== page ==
-WGC Downs v. River City Group LLC et al, No. 3:2011cv00885 - Document 136 (D. Nev. 2013)

Court Description: ORDER GRANTING Minnesota Life's # 123 Motion for Protective Order, and # 124 Motion to Strike P's Designation of Dr. Antonucciio as Testifying Expert. Signed by Magistrate Judge William G. Cobb on 2/1/2013. (Copies have been distributed pursuant to the NEF - DRM)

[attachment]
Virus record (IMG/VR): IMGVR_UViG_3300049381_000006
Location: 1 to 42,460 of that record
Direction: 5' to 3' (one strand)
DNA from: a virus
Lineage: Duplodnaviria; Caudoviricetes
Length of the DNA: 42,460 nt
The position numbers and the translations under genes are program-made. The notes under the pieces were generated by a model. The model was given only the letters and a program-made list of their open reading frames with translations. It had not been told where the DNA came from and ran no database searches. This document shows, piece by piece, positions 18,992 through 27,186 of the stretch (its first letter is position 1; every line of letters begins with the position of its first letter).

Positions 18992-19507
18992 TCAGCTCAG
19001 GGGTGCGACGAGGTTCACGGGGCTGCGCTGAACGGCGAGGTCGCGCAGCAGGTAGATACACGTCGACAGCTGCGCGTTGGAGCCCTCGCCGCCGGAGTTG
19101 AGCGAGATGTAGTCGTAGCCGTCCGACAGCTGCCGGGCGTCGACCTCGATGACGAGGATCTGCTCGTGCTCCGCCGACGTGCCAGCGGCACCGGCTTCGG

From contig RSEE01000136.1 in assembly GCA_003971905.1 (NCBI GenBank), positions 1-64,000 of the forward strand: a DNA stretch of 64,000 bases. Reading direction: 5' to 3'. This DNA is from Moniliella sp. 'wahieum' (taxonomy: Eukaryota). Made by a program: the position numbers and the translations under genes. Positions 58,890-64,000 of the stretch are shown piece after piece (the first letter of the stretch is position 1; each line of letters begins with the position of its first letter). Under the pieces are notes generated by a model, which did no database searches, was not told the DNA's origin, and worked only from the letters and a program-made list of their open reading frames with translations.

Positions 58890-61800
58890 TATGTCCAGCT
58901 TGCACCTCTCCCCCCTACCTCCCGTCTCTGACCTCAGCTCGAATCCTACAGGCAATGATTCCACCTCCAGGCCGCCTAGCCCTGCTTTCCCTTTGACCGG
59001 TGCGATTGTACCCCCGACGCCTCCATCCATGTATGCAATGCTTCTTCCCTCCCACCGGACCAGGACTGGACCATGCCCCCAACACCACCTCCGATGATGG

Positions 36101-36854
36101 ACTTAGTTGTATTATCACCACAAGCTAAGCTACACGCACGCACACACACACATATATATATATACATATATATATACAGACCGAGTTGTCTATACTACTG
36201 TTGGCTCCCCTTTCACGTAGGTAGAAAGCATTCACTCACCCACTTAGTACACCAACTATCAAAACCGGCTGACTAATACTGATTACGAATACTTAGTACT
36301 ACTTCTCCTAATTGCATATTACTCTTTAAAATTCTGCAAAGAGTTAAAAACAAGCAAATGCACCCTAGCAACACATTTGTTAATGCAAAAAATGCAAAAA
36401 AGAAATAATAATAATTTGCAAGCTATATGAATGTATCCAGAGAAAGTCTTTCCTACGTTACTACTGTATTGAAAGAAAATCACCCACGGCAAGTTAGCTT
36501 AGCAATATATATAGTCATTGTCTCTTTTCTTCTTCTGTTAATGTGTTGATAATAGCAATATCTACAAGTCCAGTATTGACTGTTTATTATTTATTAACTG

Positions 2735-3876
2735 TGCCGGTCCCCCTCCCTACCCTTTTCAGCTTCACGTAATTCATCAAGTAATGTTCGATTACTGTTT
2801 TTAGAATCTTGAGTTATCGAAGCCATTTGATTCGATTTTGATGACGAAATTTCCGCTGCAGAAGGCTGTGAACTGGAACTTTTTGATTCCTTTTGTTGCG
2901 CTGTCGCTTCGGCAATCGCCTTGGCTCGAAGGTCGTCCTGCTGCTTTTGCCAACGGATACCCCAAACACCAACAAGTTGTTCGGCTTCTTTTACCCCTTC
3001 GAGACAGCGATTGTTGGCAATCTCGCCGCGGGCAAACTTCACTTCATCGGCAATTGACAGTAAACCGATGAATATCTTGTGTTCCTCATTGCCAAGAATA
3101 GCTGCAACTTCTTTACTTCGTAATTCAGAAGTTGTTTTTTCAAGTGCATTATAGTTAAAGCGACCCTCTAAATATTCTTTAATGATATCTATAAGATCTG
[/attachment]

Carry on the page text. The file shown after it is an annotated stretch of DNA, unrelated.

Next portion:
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-WGC Downs v. River City Group LLC et al Doc. 136 1 2 3 4 5 UNITED STATES DISTRICT COURT DISTRICT OF NEVADA 6 7 8 9 10 11 12 13 14 15 16 17 18 19 LINDA DOWNS, ) ) Plaintiff, ) ) vs. ) ) RIVER CITY GROUP, LLC, et. al. ) ) ) Defendants. ) _______) 22 23 24 25 26 ORDER Before the court are defendant Minnesota Life Insurance Company’s (Minnesota Life) Emergency Motion for Protective Order Re: Deposition Subpoena Issued to Dr. Antonuccio and Motion to Strike Plaintiff’s Designation of Dr. Antonuccio as Testifying Expert. (Docs. # 123, # 124.)1 Defendant Wells Fargo Bank, N.A., joined in Minnesota Life’s motions. (Docs. # 126, # 127.) Plaintiff Linda Downs opposed the motions. (Doc. # 128.) The court granted Minnesota Life’s request for expedited relief and scheduled an accelerated briefing schedule and hearing which was conducted on January 28, 2013. (See Doc. # 125.) 20 21 3:11-cv-00885-LRH-WGC I. BACKGROUND Plaintiff’s Complaint asserts that in 2009, Minnesota Life issued mortgage protection insurance to her husband, Ronald Downs, in which Minnesota Life agreed to provide, in the event of Mr. Downs’ passing, twelve monthly mortgage payments with regard to a loan procured from Wells Fargo and secured by their residence. (Doc. # 1 at 6-7.) Mr. Downs passed away on May 31, 2010, approximately six months after he procured the insurance. (Id. at 7.) On June 10, 2010, Plaintiff contacted Minnesota Life to initiate her claim for benefits. (Id.) 27 28 1 Refers to court’s docket number. Dockets.Justia.com 1 Following receipt of the claim, Minnesota Life undertook a “contestability investigation” which 2 Plaintiff contends took about two and a half months. (Id. at 7-9, Doc. # 124 at 3:24.) While 3 Minnesota Life was conducting its investigation, Plaintiff contends Wells Fargo initiated 4 foreclosure proceedings on the Downs’ residence. (Doc. # 1 at 8.) Plaintiff alleges Minnesota 5 Life’s failure to timely provide the benefits resulted in her inability to make the mortgage 6 payments, which in turn led to Wells Fargo initiating foreclosure proceedings.2 (Id. at 15-18.) 7 A major component of Plaintiff’s damages claim appears to be based on allegations of 8 emotional distress. (See Doc. # 1 at 14-15, 22.) 9 On December 10, 2012, Plaintiff disclosed as experts (among others) her treating health 10 care providers, Ms. Beverly Paschal, M.A., a marriage and family therapist, and Dr. Richard 11 Harris, a pain management physician. (Doc. # 124-1 at 1-4.) Plaintiff’s expert disclosure 12 indicated that these witnesses may be called to testify about her medical treatment, the 13 necessity of future mental health treatment, and causation. (Id.) 14 On December 17, 2012, Minnesota Life secured an order from the court requiring 15 Plaintiff to submit to two independent mental health examinations (IMEs) under Federal Rule 16 of Civil Procedure 35: first, by a psychologist, Dr. Antonuccio, to administer psychological 17 testing; and second, by a psychiatrist, Dr. Piasecki, to evaluate Plaintiff’s condition from a 18 medical physician’s perspective. (See Doc. # 98.) Following the examinations, both doctors 19 prepared reports which were provided to Plaintiff’s counsel pursuant to Rule 35(b)(1). 20 (See Doc. # 124 at 5:15-16.) On January 9, 2013, Minnesota Life served its expert witness 21 disclosure, listing (among others) Dr. Piasecki as a testifying expert. (Doc. # 124-1 at 8-9.) 22 Notably, Minnesota Life did not identify Dr. Antonuccio as a testifying expert; it did, however, 23 list his report as one of its exhibits. (Id.) Instead, Minnesota Life elected only to retain 24 Dr. Antonuccio as a consultant for purposes of conducting the psychological testing. (Doc. # 25 124 at 5:14-15.) 26 2 27 Plaintiff sought an injunction to stay the foreclosure proceedings, and pursuant to stipulation and order, W ells Fargo agreed to refrain from conducting a trustee’s sale. (See Docs. # 12, # 16.) 28 2 1 On January 15, 2013, Plaintiff issued a deposition subpoena to Dr. Antonuccio. (Doc. # 2 124-1 at 12-16.) Then, on January 16, 2013, Plaintiff served a Supplemental Disclosure of 3 Expert Witnesses, identifying Dr. Antonuccio. (Doc. # 124-1 at 18-19.) The supplemental 4 disclosure acknowledges that Dr. Antonuccio was retained by Minnesota Life to conduct an 5 IME and was not retained by Plaintiff. (Id. at 19.) The supplemental disclosure further indicates 6 that Plaintiff seeks to call Dr. Antonuccio “to testify regarding his evaluation of Plaintiff 7 pursuant to [the IME] he conducted on December 20, 2012.” (Id.) 8 Minnesota Life demanded that Plaintiff withdraw her supplemental disclosure, and 9 Plaintiff refused. (See Doc. # 124 at 5:24-26, 6:1-3; Doc. # 124-1 at 22-26.) The instant motions 10 followed. II. DISCUSSION 11 12 A. Summary of Argument 13 First, Minnesota Life contends that pursuant to Federal Rules of Civil Procedure 35 and 14 26(b)(4), Plaintiff is precluded from taking Dr. Antonuccio’s deposition because he is a non- 15 testifying consultant/expert whom Minnesota Life has not disclosed as a testifying expert 16 witness, and Plaintiff cannot demonstrate that “exceptional circumstances” exist so as to justify 17 the deposition. (Doc. # 124 at 6.) Minnesota Life further argues that establishing “exceptional 18 circumstances” is a “heavy burden” which requires a showing that it would be “impracticable 19 for the party seeking discovery to obtain facts or opinions on the same subject by other means.” 20 (Id. at 7-9.) Minnesota Life asserts that this is not the case because Plaintiff disclosed her own 21 two medical experts to testify on her behalf about Plaintiff’s medical and/or mental health 22 condition-which is the area that Dr. Antonuccio was retained to evaluate. (Id. at 9.) Instead, 23 Minnesota Life urges that it would be unfair to let Plaintiff, who failed to retain her own expert 24 to perform additional psychological testing, to now piggyback onto the consulting expert which 25 Minnesota Life paid to retain in order to support her emotional distress claim. (Id. at 8.) To 26 that end, Minnesota Life seeks a protective order prohibiting Plaintiff from deposing or seeking 27 documents from Dr. Antonuccio. (Id. at 10.) 28 3 1 Second, Minnesota Life contends that Plaintiff should not be permitted to identify 2 Dr. Antonuccio as an expert because: (1) her supplemental disclosure was served after her 3 expert disclosure deadline; and, more importantly, (2) as argued above, Plaintiff cannot 4 demonstrate the “exceptional circumstances” required under Rule 26(b)(4)(D) to allow 5 Plaintiff to call Minnesota Life’s non-testifying, consulting expert as a witness for Plaintiff. 6 (Doc. # 124 at 11-13.) Minnesota Life thus seeks to strike Plaintiff’s supplemental disclosure 7 naming Dr. Antonnucio. (Id.) 8 9 In her opposition to Minnesota Life’s motions, Plaintiff first argues that the IMEs were “indivisible” and Minnesota Life’s expert, Dr. Piasecki, clearly collaborated with 10 Dr. Antonuccio, but the extent of this collaboration cannot be determined without deposing 11 Dr. Antonuccio. (Doc. # 128 at 2-4.) Therefore, Plaintiff contends she should be able to depose 12 Dr. Antonuccio to ascertain the basis of his psychological opinions which were relied on by 13 Dr. Piasecki in completing her psychiatric examination. (Id.) She insists she needs this 14 information to adequately cross-examine Dr. Piasecki. (Id.) In addition, Plaintiff claims that 15 “exceptional circumstances” do exist so that she should be allowed to depose and designate 16 Dr. Antonuccio as an expert witness. (Id.) Specifically, Plaintiff argues that “exceptional 17 circumstances” exist when a non-testifying expert’s report will be used by a testifying expert 18 as the basis for that expert’s opinion. (Id.) Under these circumstances, Plaintiff urges that a 19 party should be able to depose the non-testifying expert. (Id. at 5.) Plaintiff indicates that she 20 seeks to ask Dr. Antonuccio in order to “determine the extent to which Piasecki’s opinion has 21 been shaped or influenced by Antonuccio’s examination and report” and “to determine which 22 aspects of his report she ignored and rejected.” 23 With respect to the timeliness argument, Plaintiff responds that her supplemental 24 disclosure was justified because the IME was not conducted and the reports not disclosed until 25 after Plaintiff’s expert disclosure deadline. (Doc. # 128 at 8.) 26 Both parties agree that whether Plaintiff is entitled to depose Dr. Antonuccio hinges on 27 an interpretation of Rule 26(b)(4)(D)’s “exceptional circumstances” requirement which 28 4 1 necessitates a showing that it is impracticable for the party to obtain facts or opinions on the 2 same subject by other means. Not surprisingly, the parties disagree as to whether the 3 “exceptional circumstances” exist here. 4 B. The Court Adopts the “Exceptional Circumstances” Standard 5 Under Rule 26(b)(4), a party may employ two types of experts: (a) those experts 6 identified as “an expert whose opinions may be presented at trial” which the court will refer to 7 as a “testifying” expert; and (b) experts “retained or specially employed...in anticipation of 8 litigation or to prepare for trial and who [are] not expected to be called as a witness at trial,” 9 which the court will refer to as a “non-testifying” or “consulting” experts. Fed. R. Civ. P. 10 26(b)(4)(A), (D). With respect to non-testifying or consulting experts, a party may “discover 11 facts known or opinions held by” such an expert only “as provided in Rule 35(b)” or “on 12 showing exceptional circumstances under which it is impracticable for the party to obtain facts 13 or opinions on the same subject by other means.” Fed. R. Civ. P. 26(b)(4)(D). 14 Rule 35 governs physical and mental examinations in cases where a party’s physical or 15 mental condition is at issue. This rule provides that the party who moved for such an 16 examination must provide a copy of the examiner’s report which contains the examiners 17 diagnoses, conclusions and test results, upon request. Fed. R. Civ. P. 35(b)(1), (2). Rule 35 itself 18 does not provide for taking the deposition of the examiner, but merely states that it “does not 19 preclude...deposing an examiner under other rules.” Fed. R. Civ. P. 35(b)(6). Moreover, Rule 20 35 does not address whether the examined party may call the examiner to testify at trial as an 21 expert. It is clear that “[t]he party conducting the examination may call the examiner to testify 22 as an expert witness[.]” Comments to Fed. R. Civ. P. 35 (emphasis added). However, “[t]he 23 courts are split as to whether the party who was examined may call the examiner as an expert.” 24 Id. (emphasis added). 25 Minnesota Life did produce Dr. Antonnucio’s report to Plaintiff pursuant to Rule 35(b), 26 but it is undisputed that Minnesota Life never designated Dr. Antonuccio as an expert witness 27 in this case. Therefore, Dr. Antonuccio is only a non-testifying/consulting expert for Minnesota 28 5 1 Life. The court is thus tasked with determining whether Plaintiff may depose Dr. Antonnuccio 2 and whether she was permitted to designate him as an expert to testify at trial. As will be set 3 forth in detail below, the court adopts the “exceptional circumstances” approach to determine 4 this issue, and finds that such “exceptional circumstances” are not present here. 5 6 1. Instructive Cases a. Lehan v. Ambassador Programs, Inc. 7 The case that appears to be cited most frequently on this issue is Lehan v. Ambassador 8 Programs, Inc., 190 F.R.D. 670 (E.D. Wash. 2000). In that case, the court ordered that a Rule 9 35 IME should proceed, as the court did here. Id. at 670. The examiner, Dr. Klein, was 10 thereafter initially named as the defendant’s expert witness. Id. at 670-71. The plaintiff received 11 Dr. Klein’s report pursuant to Rule 35. Id. at 671. The defendant later advised the court it was 12 not going to call Dr. Klein as an expert witness because his psychological opinions were not 13 relevant to the plaintiff’s Age Discrimination in Employment Act claim because emotional 14 distress damages are not recoverable in such cases. Id. The plaintiff, however, like Plaintiff 15 here, proceeded to identify the examiner in his own expert witness disclosure. Id. The 16 defendant then sought to exclude Dr. Klein’s report and to preclude the plaintiff from calling 17 Dr. Klein as the plaintiff’s expert witness. Id. 18 The Lehan court started its analysis with the observation that each party may retain and 19 call expert witnesses to support their case with testimony at trial, and each party may also 20 retain an expert to consult on a case without calling that person as a witness at trial. Id. In a 21 case such as this one, where the Plaintiff alleges emotional distress damages and her physical 22 and mental health are at issue, a party may also seek an examination performed by a physician 23 retained pursuant to Rule 35. With respect to non-testifying or consulting experts, the Lehan 24 court correctly pointed out that the only way another party may discover their opinions is: 25 “1) as provided in Rule 35, and 2) only ‘upon a showing of exceptional circumstances under 26 which it is impracticable for the party seeking discovery to obtain facts or opinions on the same 27 subject by other means.” Id. (internal quotation marks omitted) (quoting Fed. R. Civ. P. 28 6 1 26(b)(4)(B)). The Lehan court, like this court, was tasked with determining whether the 2 plaintiff was permitted to call the defendant’s retained Rule 35 examiner to testify when the 3 defendant was not going to disclose the examiner as his own witness and instead was only 4 utilizing the examiner as a non-testifying or consulting expert. 5 The Lehan court went on to discuss three approaches that have been applied by courts 6 to this scenario: (1) the “entitlement” approach-by submitting to a Rule 35 examination, a 7 plaintiff is “entitled” to “call an opposing party’s Rule 35 expert, despite the opposing party’s 8 desire not to have the expert testify”; (2) the “discretionary” or “balancing” approach- 9 “involv[es] a balancing of the interests of the party and the court against the potential for 10 prejudice to the party who hired the expert, but who does not wish to use that expert at trial”; 11 and (3) the “exceptional circumstances” approach- “rel[ies] on a combination of Rule 12 26(b)(4)(B) and Rule 26(b)(4)(A)” and “courts...recognize[ ][that there are] interests weighing 13 against allowing an opposing party to depose or to call at trial a consultative, non-testifying 14 expert witness and will only allow such testimony in ‘exceptional circumstances.’” Id. at 671-72 15 (internal quotation marks and citations omitted). 16 In Lehan, the court adopted the “exceptional circumstances” approach, finding that it 17 “preserves the fundamental principles governing litigation while enabling the court to exercise 18 its discretion to permit the calling of the Rule 35 examiner by the examined party upon the 19 proper showing when justice requires.” Id. at 674. This court finds the Lehan court’s reasoning 20 persuasive: 21 [The “exceptional circumstances” approach]...recognizes certain underlying principles of litigation: that each party is free to choose its expert witnesses to consult with and to exercise its judgment on whether or not to call the expert witness at trial; that expert witnesses once retained remain the witness of the retaining party; that fair opportunity to evaluate the merits of the case and to conduct discovery to prepare for trial require designation of expert witnesses, delivery of the Rule 26(a)(2) expert report, and identification of expert witnesses to be called at trial; that, correspondingly, each party has the duty in preparing the case for trial to identify its expert witnesses who might be called at trial; and, that the court has the discretion to permit one party to call as a witness at trial the opposing party’s expert witness when there has been a showing of “exceptional circumstances.” Id. at 672. 22 23 24 25 26 27 28 7 1 The Lehan court also noted: “The benefit to the party subjected to a Rule 35 exam is the 2 right to obtain a report of the Rule 35 examiner and discover the opinions expressed therein 3 in order to prepare for trial.” Id. (citing Fed. R. Civ. P. 35(b)(1)). “That is all that Rule 35 4 guarantees, and that is confirmed by Rule 26(b)(2)(B).” Id. Exercising its discretion, the Lehan 5 court found the plaintiff did not present “exceptional circumstances” that would justify him 6 calling Dr. Klein as an expert witness at trial. Id. at 674. 7 b. Hammons v. Simmons 8 The Lehan analysis was adopted in Hammons v. Simmons, No. 3:09-cv-217-S, 2010 WL 9 3490994 (W.D. Ky. 2010). In that case, the defendants sought and secured an IME of plaintiff 10 Hammons. Id. at *1. The examiner’s report was provided to the plaintiffs, but the defendants 11 did not disclose the examiner as an expert witness. Id. The plaintiffs then supplemented their 12 expert witness disclosure to identify the examiner, as is the case here. Id. The defendants then 13 moved to strike the supplement expert witness disclosure, arguing that the plaintiffs could not 14 call defendants’ non-testifying consulting expert. Id. The court agreed with the defendants, and 15 citing Lehan and other Sixth Circuit authority, determined there were no “exceptional 16 circumstances” that persuaded the court to allow the plaintiffs to call the examiner. Id. at *1-2. 17 c. Estate of Manship v. U.S. 18 In Estate of Manship v. U.S., 240 F.R.D. 229 (M.D. La. 2006), the court dealt with a 19 scenario where the plaintiff sought to depose the government’s consulting experts who were 20 alleged to have assisted the government’s testifying expert. Id. at 230-31. The plaintiff’s 21 position in that case is somewhat analogous to the position taken by Plaintiff in this case: 22 Plaintiff seeks to depose Dr. Antonuccio, who authored the Rule 35 report, which Plaintiff 23 contends was relied upon by Minnesota Life’s testifying expert, Dr. Piasecki. In Estate of 24 Manship, the court, relying on Rule 26(a)(2)(B), ruled that the plaintiff was not entitled to take 25 the depositions of the government’s consulting experts who were alleged to have assisted the 26 testifying expert. Id. at 232. 27 28 While the court recognized that “‘exceptional circumstances’ may exist where a non8 1 testifying expert’s report has been used by a testifying expert as the ‘basis’ for the testifying 2 expert’s opinion, or where there is evidence of ‘substantial collaborative work’ between a 3 testifying expert and a non-testifying expert,” the court determined that the evidence presented 4 to it did not reveal that the testifying expert considered any input from the consultants so as 5 to justify the plaintiff deposing the consultants. Id. at 232, 239.3 6 d. Bankruptcy Estate of Lee v. Burlington Northern Santa Fe R. Co. 7 In Bankruptcy Estate of Lee v. Burlington Northern Santa Fe R. Co., No. 07C5829, 8 2010 WL 894056 (N.D. Ill. 2010), the personal injury plaintiff disclosed his treating physician 9 as an expert. Id. at *1. The plaintiff also underwent a court-ordered Rule 35 IME. Id. As in the 10 instant matter, the examiner’s report was provided to the plaintiff by the defendant, and, as in 11 this case, the examiner was not disclosed by the defendant as an expert witness. Id. 12 Nonetheless, the plaintiff, similar to Plaintiff Downs here, added the examiner as a potential 13 witness at trial. Id. The defendant, like Minnesota Life, then moved for a protective order 14 seeking to preclude the plaintiff from calling the examiner as a witness at trial absent a 15 demonstration of “exceptional circumstances.” Id. 16 The court reviewed the three approaches utilized in determining this issue, as discussed 17 in Lehan, supra. Id. at *2. The court rejected application of the “entitlement” approach, finding 18 that it was not consistent with Rule 35. Id. at *3. The court then found that whether it applied 19 20 21 22 23 24 25 26 27 28 3 Estate of Manship also discussed an issue that is not presented here: “whether an expert initially designated as a testifying expert witness, but later re-designated as a non-testifying/consulting expert, may be deposed[.]” Estate of Manship, 240 F.R.D. at 233. The court noted a split of authority on this issue. Id. In this discussion, the court confirmed that the opinions held by non-testifying or consulting witnesses may only be discovered by the opposing party as provided in Rule 35(b) or upon a showing of “exceptional circumstances.” Id. The court pointed out that there is a line of cases that hold that the “exceptional circumstances” approach does not apply “when a testifying expert witness designation has been withdrawn and a witness is redesignated as a non-testifying expert” and applies the “balancing” or “discretionary” approach instead. Id. (citing House v. Combined Ins. Co. of Amer., 168 F.R.D. 236 (N.D. Iowa 1996)). Estate of Manship rejected this line of cases and applied the “exceptional circumstances” approach to this scenario as well. Id. at * 237. Notably, the Lehan court also rejected the House line of cases and applied the “exceptional circumstances” test when the defendant had initially designated the examiner as a witness but subsequently sought to withdraw their designation. Lehan, 190 F.R.D. 670; see also FMC Corp. v. Vendo Co., 196 F.Supp.2d 1023 (E.D. Cal. 2002) (also rejecting House and applying “exceptional circumstances” approach in a “re-designation” case that did not involve a Rule 35 examiner). 9 1 the “exceptional circumstances” or “balancing” approach, the result was the same: the plaintiff 2 should not be permitted to call the examiner as a witness at trial. Id. The court concluded the 3 plaintiff did not establish “exceptional circumstances” that would justify the plaintiff calling 4 the examiner. Id. Nor did the court find that a “balancing” of “the prejudice to [the defendant] 5 of placing its prior retention of [the examiner] in front of the jury outweigh[ed] any benefit to 6 Plaintiff from supplementing [the treating physician’s] opinion.” Id. 7 2. Application to the Instant Matter 8 The court agrees with the analysis set forth in Lehan and adopts the “exceptional 9 circumstances” approach and the reasoning set forth therein. See Lehan, 190 F.R.D. at 672-674. 10 The court concurs with Lehan that this approach preserves “the fundamental principles 11 governing litigation.” Id. at 674. Having done so, the court finds Plaintiff has not met the 12 “heavy burden” of establishing “exceptional circumstances” in this instance. 13 Plaintiff presents a persuasive argument that she should be allowed to depose 14 Dr. Antonuccio because Minnesota Life’s designated expert, Dr. Piasecki, relied on 15 Dr. Antonuccio’s opinions (less persuasive, however, that she should be allowed to call him as 16 an expert witness at trial). If Dr. Piasecki is relying on Dr. Antonuccio’s report, then 17 theoretically, to be able to effectively cross-examine Dr. Piasecki, Plaintiff should first be able 18 to depose Dr. Antonuccio. 19 While persuasive, the court, in its discretion, finds that this argument is insufficient to 20 carry the “heavy burden” which is placed on a party seeking to depose an opponent’s non- 21 testifying/consulting expert witness-even one who conducted a Rule 35 examination. Plaintiff 22 argues that she needs to depose Dr. Antonuccio in order to effectively cross-examine 23 Dr. Piasecki; however, the court finds that Plaintiff can accomplish this by relying on the 24 contents of Dr. Antonuccio’s report, which she has been provided. 25 Moreover, to the extent Plaintiff argues that she should be able to depose and call 26 Dr. Antonuccio as a witness because Dr. Piasecki’s opinions are derived from Dr. Antonuccio 27 so that their opinions can be considered collaborative, the court rejects this argument. The 28 10 1 court was provided Dr. Piasecki’s report at the hearing on Minnesota Life’s motions. Other than 2 referencing receipt and review of Dr. Antonuccio’s report, it does not appear that Dr. Piasecki 3 made any further comment on the report to demonstrate reliance on it in forming her own 4 opinions. The court acknowledges that a collaborative arrangement may constitute “exceptional 5 circumstances,” but finds, like the court in Estate of Manship, that the record simply does not 6 support an argument that the relationship between Dr. Piasecki and Dr. Antonuccio was 7 collaborative, let alone “substantially” collaborative. See Estate of Manship, 240 F.R.D. at 232, 8 237-239 9 Finally, the court cannot conclude that Plaintiff is unable to obtain equivalent 10 information essential to her case preparation from other sources. Plaintiff has designated her 11 own experts, Dr. Harris and Ms. Paschal, from whom she intends to elicit testimony regarding 12 her alleged emotional distress. (See Doc. # 124-1 at 2-3.) Additionally, Plaintiff can consult with 13 her own experts regarding the impact of Dr. Antonuccio’s report, both as it stands alone and 14 as to whether Dr. Piasecki relied on any of Dr. Antonuccio’s opinions. She can also question 15 Dr. Piasecki herself about any reliance on Dr. Antonuccio’s opinions. 16 Plaintiff relies on several cases to support her argument that Dr. Antonuccio should be 17 deposed and called to testify at trial. The court finds these cases are distinguishable from the 18 instant matter. The court will discuss several of these cases, in turn. 19 First, Plaintiff relies on Hartford Fire Ins. Co. v. Pure Air on the Lake Ltd. Partnership, 20 154 F.R.D. 202 (N.D. Ind. 1993). While that case did state that “exceptional circumstances” 21 might be established where a non-testifying expert’s report is used as a basis for an expert 22 opinion, the court reiterated that these issues need to be resolved on a case-by-case basis. See 23 id. at 208. In Hartford, the court ultimately determined that the party seeking discovery did 24 not meet the “heavy burden” of showing “exceptional circumstances” because they could not 25 demonstrate what they needed from the consultant’s report that could not be obtained by other 26 means. Id. at 210. The court has reached a similar conclusion here. 27 28 Next, Plaintiff relies on Heitmann v. Concrete Pipe Machinery, 98 F.R.D. 740 (E.D. Mo. 11 1 1983). That case is distinguishable from the instant case because there the record was 2 supported by evidence that the testifying expert had read and considered the non-testifying 3 consultant’s report and used it in forming his own opinion. Id. at 742. Here, the only 4 information the court has is that Dr. Piasecki received and reviewed Dr. Antonuccio’s report; 5 there is no indication in the record regarding her alleged reliance on the report in forming her 6 own opinions. If Plaintiff had additional information in this respect, she should have provided 7 it to the court in support of her opposition. 8 Plaintiff also cites Delcastor, Inc. v. Vail Associates, Inc., 108 F.R.D. 405, 408 (D. Colo. 9 1985). This case involved a scenario where one party’s expert was able to inspect the scene of 10 a mud slide the day after the incident occurred, whereas the other party’s expert was not able 11 to inspect the site until several days later. The court found that “exceptional circumstances” 12 existed because the conditions changed significantly between the two inspections so that the 13 expert first on the scene had information not able to be discovered by any other means. That 14 is not the situation presented here. 15 The court finds that this case is more factually analogous to Lehan, Hammons, Estate 16 of Manship, and Bankruptcy Estate of Lee, and like the courts in those cases, this court finds 17 Plaintiff has not met the “heavy burden” of establishing “exceptional circumstances” exist to 18 justify allowing her to depose or call Dr. Antonuccio as a witness at trial. Because the court 19 comes to this conclusion, it need not reach the issue of whether or not Plaintiff’s supplemental 20 disclosure was timely. 21 /// 22 /// 23 /// 24 /// 25 /// 26 /// 27 /// 28 12 III. CONCLUSION 1 2 The court has concluded that the “exceptional circumstances” approach will preserve 3 the “fundamental principles governing litigation” with respect to a party’s ability to retain 4 experts, and applying this approach has determined that Plaintiff has not established that such 5 “exceptional circumstances” exist in the present case. 6 Therefore, Minnesota Life’s Emergency Motion for Protective Order (Doc. # 123) and 7 Motion to Strike Plaintiff’s Designation of Dr. Antonuccio as Testifying Expert (Doc. # 124) are 8 GRANTED. 9 IT IS SO ORDERED. 10 DATED: February 1, 2013 11 12 13 WILLIAM G. COBB UNITED STATES MAGISTRATE JUDGE 14 15 16 17 18 19 20 21 22 23 24 25 26 27 28 13